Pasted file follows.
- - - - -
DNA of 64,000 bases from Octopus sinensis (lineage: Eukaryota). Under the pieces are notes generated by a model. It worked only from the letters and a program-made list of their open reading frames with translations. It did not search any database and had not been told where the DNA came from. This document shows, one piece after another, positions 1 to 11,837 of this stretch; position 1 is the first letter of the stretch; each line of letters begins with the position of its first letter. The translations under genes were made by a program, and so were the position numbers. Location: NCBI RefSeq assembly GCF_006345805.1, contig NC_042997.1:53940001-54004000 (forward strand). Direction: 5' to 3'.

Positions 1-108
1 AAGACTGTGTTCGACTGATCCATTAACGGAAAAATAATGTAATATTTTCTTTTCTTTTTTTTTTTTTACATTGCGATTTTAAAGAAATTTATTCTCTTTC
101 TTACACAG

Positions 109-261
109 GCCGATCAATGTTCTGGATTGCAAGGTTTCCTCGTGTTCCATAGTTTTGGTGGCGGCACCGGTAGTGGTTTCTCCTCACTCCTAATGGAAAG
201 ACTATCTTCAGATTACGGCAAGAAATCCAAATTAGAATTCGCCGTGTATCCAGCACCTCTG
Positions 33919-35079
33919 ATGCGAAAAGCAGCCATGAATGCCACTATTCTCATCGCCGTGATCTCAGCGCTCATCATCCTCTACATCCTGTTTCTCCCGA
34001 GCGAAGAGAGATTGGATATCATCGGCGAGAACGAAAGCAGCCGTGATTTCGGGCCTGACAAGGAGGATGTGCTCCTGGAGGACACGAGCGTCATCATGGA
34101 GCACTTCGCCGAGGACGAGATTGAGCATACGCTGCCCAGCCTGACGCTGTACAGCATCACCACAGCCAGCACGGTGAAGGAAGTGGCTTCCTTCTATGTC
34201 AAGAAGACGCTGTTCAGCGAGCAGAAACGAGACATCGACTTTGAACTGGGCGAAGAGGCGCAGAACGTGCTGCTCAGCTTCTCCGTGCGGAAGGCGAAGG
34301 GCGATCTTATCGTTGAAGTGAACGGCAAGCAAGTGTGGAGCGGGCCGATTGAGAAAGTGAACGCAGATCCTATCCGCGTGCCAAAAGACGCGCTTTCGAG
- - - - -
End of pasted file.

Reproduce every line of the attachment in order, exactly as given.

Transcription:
DNA of 64,000 bases from Octopus sinensis (lineage: Eukaryota). Under the pieces are notes generated by a model. It worked only from the letters and a program-made list of their open reading frames with translations. It did not search any database and had not been told where the DNA came from. This document shows, one piece after another, positions 1 to 11,837 of this stretch; position 1 is the first letter of the stretch; each line of letters begins with the position of its first letter. The translations under genes were made by a program, and so were the position numbers. Location: NCBI RefSeq assembly GCF_006345805.1, contig NC_042997.1:53940001-54004000 (forward strand). Direction: 5' to 3'.

Positions 1-108
1 AAGACTGTGTTCGACTGATCCATTAACGGAAAAATAATGTAATATTTTCTTTTCTTTTTTTTTTTTTACATTGCGATTTTAAAGAAATTTATTCTCTTTC
101 TTACACAG

Positions 109-261
109 GCCGATCAATGTTCTGGATTGCAAGGTTTCCTCGTGTTCCATAGTTTTGGTGGCGGCACCGGTAGTGGTTTCTCCTCACTCCTAATGGAAAG
201 ACTATCTTCAGATTACGGCAAGAAATCCAAATTAGAATTCGCCGTGTATCCAGCACCTCTG
Positions 33919-35079
33919 ATGCGAAAAGCAGCCATGAATGCCACTATTCTCATCGCCGTGATCTCAGCGCTCATCATCCTCTACATCCTGTTTCTCCCGA
34001 GCGAAGAGAGATTGGATATCATCGGCGAGAACGAAAGCAGCCGTGATTTCGGGCCTGACAAGGAGGATGTGCTCCTGGAGGACACGAGCGTCATCATGGA
34101 GCACTTCGCCGAGGACGAGATTGAGCATACGCTGCCCAGCCTGACGCTGTACAGCATCACCACAGCCAGCACGGTGAAGGAAGTGGCTTCCTTCTATGTC
34201 AAGAAGACGCTGTTCAGCGAGCAGAAACGAGACATCGACTTTGAACTGGGCGAAGAGGCGCAGAACGTGCTGCTCAGCTTCTCCGTGCGGAAGGCGAAGG
34301 GCGATCTTATCGTTGAAGTGAACGGCAAGCAAGTGTGGAGCGGGCCGATTGAGAAAGTGAACGCAGATCCTATCCGCGTGCCAAAAGACGCGCTTTCGAG